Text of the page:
The Fresh Loaf

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100% hydration starter vs mother starter

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robin.masters's picture
robin.masters

100% hydration starter vs mother starter

Hey,


 


I'm new to sourdough bread baking and I'm a little confused about one thing. I've recently made my first mother starter from Reinhart's book and successfully made a very nice 100% Whole Wheat Sourdough Hearth Bread.


Now, I've found a bagel recipe on the forum where there is needed 100% hydration starter. How can i make this from my mother starter? I've seen this 100% hydration starter in a lot of recipes and couldnt find how to make it from my mother starter.


 


Could you pls help.


 


Thx,


 


Csaba

InUse's picture
InUse

do you know what % hydration your starter is?


 


lets say it is 50% - 50g water and 100 g flour


you'd want to obviously add water, but I would feed it at the same time.


to bring it up to 100%, add 100g flour and 150g water.

Pioneer Foodie's picture
Pioneer Foodie

if you were to pour off most of your starter, you could feed it at 100% and the little culture remaining would quickly convert the whole feeding to the 100% addition.

dmsnyder's picture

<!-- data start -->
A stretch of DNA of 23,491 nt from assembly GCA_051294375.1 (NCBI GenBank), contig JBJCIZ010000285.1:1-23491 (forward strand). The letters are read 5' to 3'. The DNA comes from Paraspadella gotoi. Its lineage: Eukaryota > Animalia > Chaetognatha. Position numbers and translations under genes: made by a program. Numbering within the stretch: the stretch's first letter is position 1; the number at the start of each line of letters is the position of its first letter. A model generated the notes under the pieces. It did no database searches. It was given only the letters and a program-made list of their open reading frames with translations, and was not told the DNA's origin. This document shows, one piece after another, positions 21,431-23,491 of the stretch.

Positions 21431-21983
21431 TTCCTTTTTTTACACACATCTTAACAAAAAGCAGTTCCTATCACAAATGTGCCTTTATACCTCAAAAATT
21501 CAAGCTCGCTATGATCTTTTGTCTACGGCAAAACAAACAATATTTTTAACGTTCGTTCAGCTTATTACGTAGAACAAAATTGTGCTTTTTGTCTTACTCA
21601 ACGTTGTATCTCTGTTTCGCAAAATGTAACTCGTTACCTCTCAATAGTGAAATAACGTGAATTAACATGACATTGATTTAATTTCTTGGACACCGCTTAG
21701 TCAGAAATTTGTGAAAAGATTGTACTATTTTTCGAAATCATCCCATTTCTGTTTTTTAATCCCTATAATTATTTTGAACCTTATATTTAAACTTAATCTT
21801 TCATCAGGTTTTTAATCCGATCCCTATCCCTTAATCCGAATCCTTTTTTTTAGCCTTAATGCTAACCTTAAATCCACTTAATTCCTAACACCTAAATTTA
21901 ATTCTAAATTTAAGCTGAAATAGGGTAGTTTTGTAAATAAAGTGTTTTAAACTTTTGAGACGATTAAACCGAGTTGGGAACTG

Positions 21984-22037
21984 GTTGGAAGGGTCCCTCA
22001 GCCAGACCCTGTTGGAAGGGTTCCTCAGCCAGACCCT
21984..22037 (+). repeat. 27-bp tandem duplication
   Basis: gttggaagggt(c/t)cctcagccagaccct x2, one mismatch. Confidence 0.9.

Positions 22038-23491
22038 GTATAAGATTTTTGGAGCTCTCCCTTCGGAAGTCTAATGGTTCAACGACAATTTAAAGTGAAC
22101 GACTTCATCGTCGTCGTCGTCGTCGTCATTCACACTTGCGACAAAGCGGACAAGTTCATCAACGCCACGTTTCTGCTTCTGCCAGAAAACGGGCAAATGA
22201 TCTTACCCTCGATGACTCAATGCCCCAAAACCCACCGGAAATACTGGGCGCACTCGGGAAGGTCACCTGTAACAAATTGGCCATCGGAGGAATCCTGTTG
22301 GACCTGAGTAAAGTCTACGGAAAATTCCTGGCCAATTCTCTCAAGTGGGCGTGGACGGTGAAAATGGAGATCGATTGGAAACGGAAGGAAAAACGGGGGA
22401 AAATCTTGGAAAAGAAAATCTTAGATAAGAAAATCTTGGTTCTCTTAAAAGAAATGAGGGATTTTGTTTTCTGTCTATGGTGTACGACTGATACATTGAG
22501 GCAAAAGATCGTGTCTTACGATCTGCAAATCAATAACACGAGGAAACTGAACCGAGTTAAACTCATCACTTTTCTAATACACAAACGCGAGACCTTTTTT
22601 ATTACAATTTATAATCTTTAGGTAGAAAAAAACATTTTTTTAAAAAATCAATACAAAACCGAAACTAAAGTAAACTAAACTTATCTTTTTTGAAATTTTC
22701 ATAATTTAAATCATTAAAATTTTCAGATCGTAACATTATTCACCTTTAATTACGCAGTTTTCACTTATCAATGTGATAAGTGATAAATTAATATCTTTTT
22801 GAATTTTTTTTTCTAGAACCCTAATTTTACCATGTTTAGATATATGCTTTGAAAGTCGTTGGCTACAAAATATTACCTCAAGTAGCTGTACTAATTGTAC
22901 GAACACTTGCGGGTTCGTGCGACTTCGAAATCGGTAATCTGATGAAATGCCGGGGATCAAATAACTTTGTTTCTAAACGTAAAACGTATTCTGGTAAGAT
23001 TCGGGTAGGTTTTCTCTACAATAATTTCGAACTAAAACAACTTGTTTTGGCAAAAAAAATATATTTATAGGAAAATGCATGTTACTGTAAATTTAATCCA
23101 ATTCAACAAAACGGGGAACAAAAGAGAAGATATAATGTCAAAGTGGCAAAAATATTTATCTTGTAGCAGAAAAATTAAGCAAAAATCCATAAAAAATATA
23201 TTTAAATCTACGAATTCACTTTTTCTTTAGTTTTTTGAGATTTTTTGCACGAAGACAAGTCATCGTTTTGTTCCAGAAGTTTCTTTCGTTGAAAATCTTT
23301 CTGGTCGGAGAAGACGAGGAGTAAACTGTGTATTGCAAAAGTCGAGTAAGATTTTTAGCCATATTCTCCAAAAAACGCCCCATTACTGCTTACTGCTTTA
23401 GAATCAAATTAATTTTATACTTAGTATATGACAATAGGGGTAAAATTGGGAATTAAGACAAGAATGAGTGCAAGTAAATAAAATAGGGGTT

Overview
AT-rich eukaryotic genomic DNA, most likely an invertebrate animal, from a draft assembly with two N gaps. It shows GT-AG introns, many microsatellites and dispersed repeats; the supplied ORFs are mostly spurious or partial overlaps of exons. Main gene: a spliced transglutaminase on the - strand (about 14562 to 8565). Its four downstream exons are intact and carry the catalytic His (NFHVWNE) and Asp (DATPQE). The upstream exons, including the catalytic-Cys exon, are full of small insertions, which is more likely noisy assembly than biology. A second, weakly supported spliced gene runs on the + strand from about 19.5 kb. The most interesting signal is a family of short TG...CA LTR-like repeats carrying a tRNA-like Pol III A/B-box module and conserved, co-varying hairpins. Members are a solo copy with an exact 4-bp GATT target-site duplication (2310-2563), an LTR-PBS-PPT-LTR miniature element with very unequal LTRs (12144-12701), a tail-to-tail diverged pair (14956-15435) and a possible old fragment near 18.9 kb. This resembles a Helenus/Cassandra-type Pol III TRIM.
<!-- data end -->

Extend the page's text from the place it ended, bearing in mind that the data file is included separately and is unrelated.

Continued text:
dmsnyder

Converting starter hydrations: A Tutorial. Or through thick and thin and vice versa


Hope this helps.


I know this is a duplicate to my response to an almost identical recent query. The frequency with which this question gets asked is what prompted me to write the tutorial.


David

robin.masters's picture
robin.masters

Thx for the replies guys and for the link David. Now it starts becoming clearer:) So i just only have to calculate the hydration of my starter.


My mother starter consists of:


- 340g flour


- 255g water


- 113g seed culture


As i understand it's 75% hydration starter. And i should add 85g water to it.

alpenrose's picture
alpenrose

Hello:  I have been working from Maggie Gleezer's book and until yesterday I had achieved a nicely rising sourdough starter (pages 91-93). Then late last night when I went to refresh it again and forgot what I was doing. I think I doubled the water, but am not sure exactly how much water went into the new feed. Today, I have done two things: 


first: I took a very nice (4x's the size and bubbly) starter (moist, but not liquid) and did the recipe for moving from a wet starter to a dry starter (page 94). I also fed the other part according to the same directions for feeding.


Question: How will I know what the hydration level is on either of these?


Thank you,

breadbythecreek's picture
breadbythecreek

Now that you've got a happy starter going, the hard part is over.  But first buy/use a scale.  Always weigh the feedings so you know how much water and flour you are putting in.  Feed your starters on a 1:3:3 ratio, by weight (hungry starter:water:flour) and within a couple of days, you will most definitely have a 100% starter (a wet starter).  If you want a 50% starter (a stiff starter), feed your starter on a 1:2.5:5 and again within a day or two, you'll have a 50% starter.  Since you are feeding a relatively large amount to your existing starters, the known ratios that you will be using will quickly overcome your mistakes.  Please, do yourself a favor and buy a scale. I like the Escali i got from Amazon.

-Pamela